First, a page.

The Art of Pyramid Hill
Here you will find a preview collection of images showcasing the various artwork found throughout our park, within the walls of the Ancient Sculpture Museum, and some former installations that we hosted on our grounds. Click a picture to begin viewing the entire gallery.
LOVE IS LOVE:
Selections from the Michelle and Sara Vance Waddell Collection
March 8th, 2020-May 24th, 2020
The 20 works on view in this small selection of art from the private collection of prominent Cincinnati art collector and philanthropist Sara Vance Waddell are just a sampling of the powerful, meaningful work made by contemporary women artists in the larger Vance Waddell collection.
"Love is Love" explores the ways in which we might see how the power of care, consideration, agape—and even desire—can manifest as profoundly life-affirming in a world that encourages us to build walls between each other, rather than find ways to connect. What truer way can humans express unconditional love and acceptance for ourselves, than to demonstrate our capacity to love others?
Because Vance Waddell has never shied away from complex topics such as war, bigotry, and even death, the work in her collection celebrates our abilities to transcend them through such universal experiences as human connection, intimacy of emotion, and a willingness to celebrate the body as precious and divine—not shameful due to frailty, sickness, or prejudice.
As a result, "Love is Love" features works such as Gran Fury's subversive bus billboards at the height of the AIDS crisis in 1989, which mimicked advertisements of the time and attempted to educate the public about the transmission of the disease. It includes Breast Cancer Ballet, a photographic documentation and collaboration between partners Annie Sprinkle and Beth Stephens, testimony to the power of sticking by our loved ones both "in sickness and in health".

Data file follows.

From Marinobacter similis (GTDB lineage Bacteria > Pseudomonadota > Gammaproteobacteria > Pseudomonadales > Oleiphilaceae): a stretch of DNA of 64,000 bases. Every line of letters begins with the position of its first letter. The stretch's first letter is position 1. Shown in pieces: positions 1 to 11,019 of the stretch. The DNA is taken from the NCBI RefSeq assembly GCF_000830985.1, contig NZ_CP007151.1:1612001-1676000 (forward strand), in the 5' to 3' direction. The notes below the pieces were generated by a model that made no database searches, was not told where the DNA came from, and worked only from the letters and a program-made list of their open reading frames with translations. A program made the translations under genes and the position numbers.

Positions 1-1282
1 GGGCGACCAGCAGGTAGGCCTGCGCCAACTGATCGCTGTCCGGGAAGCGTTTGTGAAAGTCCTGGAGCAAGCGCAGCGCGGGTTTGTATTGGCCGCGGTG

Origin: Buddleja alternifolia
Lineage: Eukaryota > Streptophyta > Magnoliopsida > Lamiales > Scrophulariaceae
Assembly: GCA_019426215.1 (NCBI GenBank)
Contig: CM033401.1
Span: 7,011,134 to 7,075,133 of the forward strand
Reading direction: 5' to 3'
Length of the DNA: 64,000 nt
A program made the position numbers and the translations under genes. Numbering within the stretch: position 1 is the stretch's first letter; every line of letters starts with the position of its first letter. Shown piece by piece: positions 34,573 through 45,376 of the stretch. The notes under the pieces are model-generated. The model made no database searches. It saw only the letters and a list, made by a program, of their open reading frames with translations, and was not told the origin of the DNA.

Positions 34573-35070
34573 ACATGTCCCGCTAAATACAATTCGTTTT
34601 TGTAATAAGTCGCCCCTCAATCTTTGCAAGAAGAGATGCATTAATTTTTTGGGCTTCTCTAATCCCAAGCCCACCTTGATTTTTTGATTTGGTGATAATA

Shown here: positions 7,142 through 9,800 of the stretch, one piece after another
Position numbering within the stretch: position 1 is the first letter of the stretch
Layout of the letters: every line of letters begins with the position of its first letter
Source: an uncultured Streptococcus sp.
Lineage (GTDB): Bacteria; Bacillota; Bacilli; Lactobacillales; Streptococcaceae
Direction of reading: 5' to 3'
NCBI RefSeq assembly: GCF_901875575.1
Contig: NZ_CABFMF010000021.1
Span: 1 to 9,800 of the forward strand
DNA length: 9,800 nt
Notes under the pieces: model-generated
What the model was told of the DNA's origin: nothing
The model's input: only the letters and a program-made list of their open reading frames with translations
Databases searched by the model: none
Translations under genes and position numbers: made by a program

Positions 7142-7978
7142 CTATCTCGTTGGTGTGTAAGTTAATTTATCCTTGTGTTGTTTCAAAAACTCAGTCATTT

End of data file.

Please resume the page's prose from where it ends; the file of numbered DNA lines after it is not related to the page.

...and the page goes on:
Vance Waddell's "I Do" by Louise Bourgeois, included in the small gallery is a limited edition print that was made to support Freedom to Marry, the leading campaign working to win same sex marriage nationwide; while Emily Jacir's "Woman to Woman," as well as Rachel Rampleman's "Love Your Muslim Neighbor" suggest that love can be as simple as empathizing and supporting those who need it most—despite barriers of religion and culture.
With an emphasis on the sculptural, (but not limited to 3-D) the stories within these gallery walls are broad yet intimate, in that they all center the concept of love as a powerful force for change: both personal and societal.
--Maria Seda-Reeder, Curator
March 2020 - March 2021
Icelandic sculpture Steinunn Thorarinsdottir utilizes figurative sculpture to explore the human condition, creating androgynous and deliberately anonymous human figures to examine the ways in which humans relate to the environment and to one another. BORDERS consists of a series of eleven pairs of cast iron and cast aluminium life-size sculptures. The figures in the exhibit emphasize the fact that all humans are connected despite our differences.
Ancient Sculpture Museum Collection:
Past Contemporary Exhibitions
Joan Hall's Global Contamination: It's All One Sea
September 20th, 2019-November 30th, 2019
Hall’s work documents the pollution on the Gulf Coast of Louisiana; in June 2011, Hall and an assistant drove an RV to the Gulf of Mexico and spent the summer documenting pollution and collecting debris on the shore from Johnson’s Bayou to Grand Isle. Her art has been heralded for its beauty which provides a fresh take on the environmental issues she address, using scientific data and other sources of information on climate change as “points of departure” for creative exploration.
Paul S. Briggs' Cell Personae
September 20th, 2019-November 30th, 2019
An emotionally difficult and creatively challenging project, Cell Personae dramatizes the traditional walls and bars of the usual American prison cell. These art works are Briggs’ way of grappling with the concerns of his personal experiences with the prison system, as the possibility of incarceration in his community was normalized in his conception of the world from a young age.